Another person makes the claim , “They always work themselves loose!”, about the post clamp terminal I showed. I’ve seen people install them with a hammer, I have seen neg clamp on pos post and pos clamp on a neg post. Yes they will work themselves loose if improperly installed. There is a puller available to remove the ones installed correctly. It’s a tapered post with a bolt clamp. The pinion gear on the traction motor of diesel locomotives is just a gear with a tapered hole fit onto a tapered shaft, no key, no spline.

You claim, “I always thought they were a work area hazard”, but give no explanation.


Quote:
Originally Posted by scottyb View Post
The link above is to a car battery, not a golf cart battery. There are real physical differences in plate structure of a battery designed for starting engines and a battery designed for running an electric vehicle.
Please people, do not use automotive batteries for electric carts. They will fail miserably at the task.
I’m afraid you missed the point entirely on that one.

Speedchaser said:
Quote:
Originally Posted by Speedchaser View Post
My marine style deep cycle optimas have both. Of course they are for my boat and I use the auto style for the starter cables as there are some big bursts going through those cables, but I don't think there would be any real benefit to using them in a golf cart. Golf cart bats are not designed for large cranking amps anyway.
I interpreted his statements to claim automotive batteries produce higher current than golf cart batteries.

I quoted him for clarity:
Quote:
Originally Posted by Speedchaser View Post
Golf cart bats are not designed for large cranking amps anyway.
and provided a link to a quality automotive battery claiming a capability of 700 cold cranking amps and a link to a 700 amp controller on one of your pages claiming a peak output current of 800 amp. Since it is stated as a peak output current rather than a current limit, like a fuse or circuit breaker, I assumed the 800 amps was attainable, demonstrating that since the controller had no where other than the batteries to get that 800amp current, and since that current was greater than the max cold cranking limit of the automotive battery, the golf cart batteries could provide higher current than the automotive battery. Something I already knew.

I in NO WAY was suggesting using automotive batteries in a golf cart.


Quote:
Originally Posted by scottyb View Post
Lots of times we hear people say they are electrical experts.
Stay away from them, there is far too much in the field of electricity for any one person to comprehend.



Quote:
Originally Posted by scottyb View Post
... but they just are not familiar with the workings of a DC drive system.
Whoa down there. We ain’t even gotten to anything concerning a drive system. I was just suggesting how to provide power to a system with minimal loss of power to voltage drop. Connections, wire and resistance are the same AC or DC, switches aren’t though.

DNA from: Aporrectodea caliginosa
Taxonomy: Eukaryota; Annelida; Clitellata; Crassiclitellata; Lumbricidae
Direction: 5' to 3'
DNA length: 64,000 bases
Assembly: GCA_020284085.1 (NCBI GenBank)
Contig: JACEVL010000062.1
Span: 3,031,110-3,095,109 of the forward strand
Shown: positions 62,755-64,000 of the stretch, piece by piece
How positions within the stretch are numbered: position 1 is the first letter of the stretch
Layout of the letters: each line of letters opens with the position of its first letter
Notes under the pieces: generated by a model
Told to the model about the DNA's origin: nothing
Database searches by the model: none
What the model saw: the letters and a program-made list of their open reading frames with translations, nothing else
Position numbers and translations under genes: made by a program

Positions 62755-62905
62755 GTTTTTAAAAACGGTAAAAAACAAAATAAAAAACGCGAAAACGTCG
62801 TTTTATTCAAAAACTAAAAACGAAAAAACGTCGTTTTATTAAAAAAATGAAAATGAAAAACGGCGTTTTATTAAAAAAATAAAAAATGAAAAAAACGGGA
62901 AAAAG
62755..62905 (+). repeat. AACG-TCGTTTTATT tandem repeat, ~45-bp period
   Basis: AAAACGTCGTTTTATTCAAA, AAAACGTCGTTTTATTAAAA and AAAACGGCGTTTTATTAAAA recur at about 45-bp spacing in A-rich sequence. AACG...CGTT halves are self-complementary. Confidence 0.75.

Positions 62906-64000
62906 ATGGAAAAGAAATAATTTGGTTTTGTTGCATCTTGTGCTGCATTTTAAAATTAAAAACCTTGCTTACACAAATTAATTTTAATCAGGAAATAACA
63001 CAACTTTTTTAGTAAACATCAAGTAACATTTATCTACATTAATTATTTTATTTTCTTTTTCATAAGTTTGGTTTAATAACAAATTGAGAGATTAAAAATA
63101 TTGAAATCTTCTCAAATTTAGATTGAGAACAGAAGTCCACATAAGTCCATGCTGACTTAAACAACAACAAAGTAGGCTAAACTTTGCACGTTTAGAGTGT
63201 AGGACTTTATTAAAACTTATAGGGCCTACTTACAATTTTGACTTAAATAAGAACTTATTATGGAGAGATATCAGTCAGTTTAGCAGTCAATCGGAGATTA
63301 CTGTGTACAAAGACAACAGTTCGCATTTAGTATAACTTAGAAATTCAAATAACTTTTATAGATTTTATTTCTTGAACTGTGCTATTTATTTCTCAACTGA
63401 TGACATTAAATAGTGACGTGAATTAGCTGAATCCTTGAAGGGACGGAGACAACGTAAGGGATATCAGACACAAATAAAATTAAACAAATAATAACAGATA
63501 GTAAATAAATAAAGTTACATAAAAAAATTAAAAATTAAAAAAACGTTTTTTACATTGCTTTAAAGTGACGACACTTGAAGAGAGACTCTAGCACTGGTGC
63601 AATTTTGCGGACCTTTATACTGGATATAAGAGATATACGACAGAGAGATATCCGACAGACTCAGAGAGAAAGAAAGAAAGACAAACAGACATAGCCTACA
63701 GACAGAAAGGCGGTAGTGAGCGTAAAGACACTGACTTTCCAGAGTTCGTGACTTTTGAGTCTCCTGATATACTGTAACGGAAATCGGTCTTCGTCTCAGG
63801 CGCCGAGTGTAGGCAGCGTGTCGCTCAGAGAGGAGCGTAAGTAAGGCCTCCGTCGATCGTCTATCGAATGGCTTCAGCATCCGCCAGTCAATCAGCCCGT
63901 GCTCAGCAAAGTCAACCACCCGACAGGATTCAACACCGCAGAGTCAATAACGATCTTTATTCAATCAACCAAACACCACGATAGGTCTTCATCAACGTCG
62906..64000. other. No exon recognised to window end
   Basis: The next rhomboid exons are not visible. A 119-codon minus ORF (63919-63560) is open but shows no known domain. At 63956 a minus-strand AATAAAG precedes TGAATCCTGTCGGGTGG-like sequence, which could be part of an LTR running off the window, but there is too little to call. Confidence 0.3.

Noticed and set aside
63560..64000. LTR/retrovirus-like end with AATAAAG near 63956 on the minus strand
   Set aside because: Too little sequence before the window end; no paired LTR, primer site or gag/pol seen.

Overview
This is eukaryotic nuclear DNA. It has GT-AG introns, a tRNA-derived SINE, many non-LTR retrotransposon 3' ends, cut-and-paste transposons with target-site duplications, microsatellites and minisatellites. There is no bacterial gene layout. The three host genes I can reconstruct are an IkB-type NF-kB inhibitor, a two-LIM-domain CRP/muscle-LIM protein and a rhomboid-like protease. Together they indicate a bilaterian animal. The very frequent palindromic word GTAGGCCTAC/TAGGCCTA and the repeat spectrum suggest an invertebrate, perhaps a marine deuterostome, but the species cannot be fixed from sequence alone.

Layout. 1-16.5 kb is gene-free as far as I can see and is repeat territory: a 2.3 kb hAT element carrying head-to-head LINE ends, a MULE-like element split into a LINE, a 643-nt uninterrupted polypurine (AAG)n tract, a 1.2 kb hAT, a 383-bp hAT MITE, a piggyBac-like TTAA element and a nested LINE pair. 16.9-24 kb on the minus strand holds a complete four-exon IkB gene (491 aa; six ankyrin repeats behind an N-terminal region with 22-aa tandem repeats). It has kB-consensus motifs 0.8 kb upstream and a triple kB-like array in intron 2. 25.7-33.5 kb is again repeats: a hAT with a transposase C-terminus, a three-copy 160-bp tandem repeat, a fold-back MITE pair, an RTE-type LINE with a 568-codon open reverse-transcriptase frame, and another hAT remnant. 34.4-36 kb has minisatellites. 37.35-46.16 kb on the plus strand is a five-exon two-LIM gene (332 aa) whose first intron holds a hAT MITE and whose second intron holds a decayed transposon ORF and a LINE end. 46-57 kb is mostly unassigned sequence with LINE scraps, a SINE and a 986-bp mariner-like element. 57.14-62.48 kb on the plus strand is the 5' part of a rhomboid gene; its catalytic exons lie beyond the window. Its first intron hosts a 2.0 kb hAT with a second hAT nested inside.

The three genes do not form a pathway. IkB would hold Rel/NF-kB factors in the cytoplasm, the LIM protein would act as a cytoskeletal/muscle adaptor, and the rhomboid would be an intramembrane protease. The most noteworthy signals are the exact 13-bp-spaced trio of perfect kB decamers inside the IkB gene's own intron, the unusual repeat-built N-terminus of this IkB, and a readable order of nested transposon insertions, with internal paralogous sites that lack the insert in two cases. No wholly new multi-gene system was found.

As for the “not familiar”, if it will appease you, I have some familiarity with DC drives.

Rock Island railroad: Electrician on diesel locomotives. A huge DC main generator, coupled to a diesel engine, produces electrical power for the traction motors on the wheel sets.

General Motors Leed’s Assembly Plant: Electrician, worked in 2 control rooms. All production speed conveyors were DC. Multiple drives conveyors. Compound motors, Selysen speed/position control.

Midwest Conveyor: Electrical engineer, project at the Newark, DE Chrysler DC conveyors with compound motors and solid state controllers. Training from a Louis Allis.

Automatic Systems: Electrical engineer, project Wilmington, DE GM plant. DC conveyors with compound motors and solid state controllers. Synchronized systems. More training by Louis Allis.

Automatic Systems: Electrical engineer, project Fairfax, KS GM plant, DC and variable freq AC conveyors, solid state controllers and compound DC motors. Multi drive conveyors and synchronized systems. Schooling at Reliance, DC and variable freq AC drive controller course and on site field training.

Electrical engineering degree University of Kansas.

I’m not an expert but I might qualify as “familiar”.


I’ve been trying to learn about golf cart controllers. As near as I can determine, they use a simple chopper circuit, same as better model train controllers and static drives, varying the pulse width to control speed.

I was a little disappointed, I was expecting a little more sophistication. Those railroad diesel engines start out with the motor fields and armature in series for power then perform a transition to parallel. After that the parallel field current is reduced in steps to provide more and more speed. Total of 16 steps transition in all. I wasn’t necessarily expecting something this complex for a golf cart speed controller but I expected more than a computer controlled chopper circuit.

It would be simple to shunt across the field windings, reducing their current. The parallel circuit produces less resistance than the fields alone. The voltage is divided with more for the armature. Higher armature voltage and lower field flux makes the cart run faster. This may all be impractical as I’m finding that over a given speed, golf carts become a different class of vehicle and have to meet higher federal safety regulations.
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Unread 07-03-2013, 08:30 PM   #19
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Default Re: Battery cable

Yikes. Have a beer
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Unread 07-03-2013, 08:37 PM   #20
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Default Re: Battery cable

maybe a new soap box